Tamra Davis’ ” Jean-Michel Basquiat: The Radiant Child” is that rare worthy hagiography, built on her friendship with the short-lived artist and footage which she shot in 1986, when he was only 25. Julian Schnabel’s impressionistic life of the artist, “Basquiat” has its own flair and myth-making pleasures. More than a bookend to that tribute, the glimpse of one artist at another in this documentary runs more in the vein of love letter and a window flung wide open to a moment in art in downtown Manhattan, a moment in the life of one artist who, alongside mentor Andy Warhol, was perhaps “famous for being famous,” but also more talented than many realized. Working with flash snapshots, memories from survivors of the time, appraisals from art-world powerhouses, as well as the central interview, pulled out of a drawer over twenty years later, Davis shows us a lost world: battered streets of Soho, littered streets, the World Trade Center tall and ordinary and unseen below those cobbled streets where 500 or so makers of art converged. “This is a high-quality film, right,” Basquiat jokes at the start. It’s a pungent snapshot of the time and how his “oblique pieces of poetry” turned into something larger, more grandiloquent, more deadly. The issues of race are aligned alongside those of fame, perhaps the most timeless of the themes bristling within. Davis’ other films include “Billy Madison” and “Half Baked.” 93m. (Ray Pride)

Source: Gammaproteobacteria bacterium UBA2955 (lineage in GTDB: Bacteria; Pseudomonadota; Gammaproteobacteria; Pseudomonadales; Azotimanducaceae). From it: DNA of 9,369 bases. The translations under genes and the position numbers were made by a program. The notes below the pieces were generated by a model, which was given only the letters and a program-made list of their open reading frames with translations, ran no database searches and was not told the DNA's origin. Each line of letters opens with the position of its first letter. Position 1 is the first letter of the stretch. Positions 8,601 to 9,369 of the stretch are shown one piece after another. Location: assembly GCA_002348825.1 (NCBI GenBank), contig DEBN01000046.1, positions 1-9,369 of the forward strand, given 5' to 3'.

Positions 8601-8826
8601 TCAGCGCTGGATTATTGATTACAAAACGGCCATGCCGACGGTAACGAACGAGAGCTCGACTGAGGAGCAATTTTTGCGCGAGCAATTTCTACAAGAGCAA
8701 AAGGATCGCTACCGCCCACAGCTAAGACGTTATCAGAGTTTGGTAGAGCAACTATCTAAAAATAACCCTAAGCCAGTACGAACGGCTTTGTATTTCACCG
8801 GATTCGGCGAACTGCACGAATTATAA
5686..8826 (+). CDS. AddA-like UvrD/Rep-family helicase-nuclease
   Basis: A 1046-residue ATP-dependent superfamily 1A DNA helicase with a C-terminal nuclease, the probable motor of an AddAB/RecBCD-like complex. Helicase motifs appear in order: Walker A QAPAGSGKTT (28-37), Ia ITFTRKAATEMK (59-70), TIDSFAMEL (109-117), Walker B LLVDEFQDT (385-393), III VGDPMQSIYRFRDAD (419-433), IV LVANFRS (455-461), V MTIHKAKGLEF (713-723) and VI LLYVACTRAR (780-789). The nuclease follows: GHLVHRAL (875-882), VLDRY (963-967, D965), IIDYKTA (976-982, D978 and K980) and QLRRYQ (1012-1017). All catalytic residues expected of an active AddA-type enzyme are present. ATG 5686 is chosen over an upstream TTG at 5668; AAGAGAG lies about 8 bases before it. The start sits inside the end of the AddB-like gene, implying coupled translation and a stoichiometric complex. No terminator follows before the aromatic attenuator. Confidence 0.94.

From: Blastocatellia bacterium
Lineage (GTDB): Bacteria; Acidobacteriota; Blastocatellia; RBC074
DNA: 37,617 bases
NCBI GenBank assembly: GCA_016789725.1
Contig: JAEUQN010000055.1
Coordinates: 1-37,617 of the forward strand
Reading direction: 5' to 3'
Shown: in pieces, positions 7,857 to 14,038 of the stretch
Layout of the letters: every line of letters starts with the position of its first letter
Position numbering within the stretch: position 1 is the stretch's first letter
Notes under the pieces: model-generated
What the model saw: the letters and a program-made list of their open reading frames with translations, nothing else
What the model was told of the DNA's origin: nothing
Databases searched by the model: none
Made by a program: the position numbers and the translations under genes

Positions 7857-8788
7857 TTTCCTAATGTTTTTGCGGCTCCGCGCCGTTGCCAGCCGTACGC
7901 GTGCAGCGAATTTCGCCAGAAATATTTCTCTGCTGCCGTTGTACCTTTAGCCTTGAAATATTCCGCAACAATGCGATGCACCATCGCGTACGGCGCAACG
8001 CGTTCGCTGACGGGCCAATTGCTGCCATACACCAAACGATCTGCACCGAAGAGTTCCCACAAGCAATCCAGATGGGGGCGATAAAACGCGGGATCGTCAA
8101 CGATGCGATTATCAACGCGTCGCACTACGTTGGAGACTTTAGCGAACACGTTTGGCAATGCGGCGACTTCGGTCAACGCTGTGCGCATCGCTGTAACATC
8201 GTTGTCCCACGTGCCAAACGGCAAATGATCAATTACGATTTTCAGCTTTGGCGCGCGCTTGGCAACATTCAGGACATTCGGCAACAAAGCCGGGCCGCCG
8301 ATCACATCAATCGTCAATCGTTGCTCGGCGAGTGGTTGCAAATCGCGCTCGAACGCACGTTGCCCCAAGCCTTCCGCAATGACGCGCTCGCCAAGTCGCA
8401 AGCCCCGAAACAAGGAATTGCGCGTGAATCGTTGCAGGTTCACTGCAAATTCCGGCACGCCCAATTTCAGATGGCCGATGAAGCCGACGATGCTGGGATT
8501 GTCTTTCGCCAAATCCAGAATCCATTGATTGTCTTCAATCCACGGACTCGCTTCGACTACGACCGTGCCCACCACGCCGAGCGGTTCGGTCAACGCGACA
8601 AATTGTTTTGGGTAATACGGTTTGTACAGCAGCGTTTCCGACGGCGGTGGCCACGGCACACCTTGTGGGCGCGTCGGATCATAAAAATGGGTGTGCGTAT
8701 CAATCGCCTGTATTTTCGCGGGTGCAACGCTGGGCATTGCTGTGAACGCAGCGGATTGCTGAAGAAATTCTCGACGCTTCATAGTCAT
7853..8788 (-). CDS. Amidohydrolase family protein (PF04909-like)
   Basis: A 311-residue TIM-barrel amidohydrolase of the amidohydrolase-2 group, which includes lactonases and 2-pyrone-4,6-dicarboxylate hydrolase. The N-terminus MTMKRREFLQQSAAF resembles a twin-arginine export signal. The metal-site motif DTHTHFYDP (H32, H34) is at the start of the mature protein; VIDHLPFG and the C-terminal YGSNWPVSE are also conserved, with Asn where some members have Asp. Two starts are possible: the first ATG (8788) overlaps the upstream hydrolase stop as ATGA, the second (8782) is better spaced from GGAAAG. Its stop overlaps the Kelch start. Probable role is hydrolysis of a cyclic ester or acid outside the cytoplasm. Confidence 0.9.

“Jean-Michel Basquiat: The Radiant Child” opens Friday at the Music Box.
Ray Pride is Newcity’s film critic and a contributing editor to Filmmaker magazine.
His multimedia history of Chicago “Ghost Signs” will be published later this year.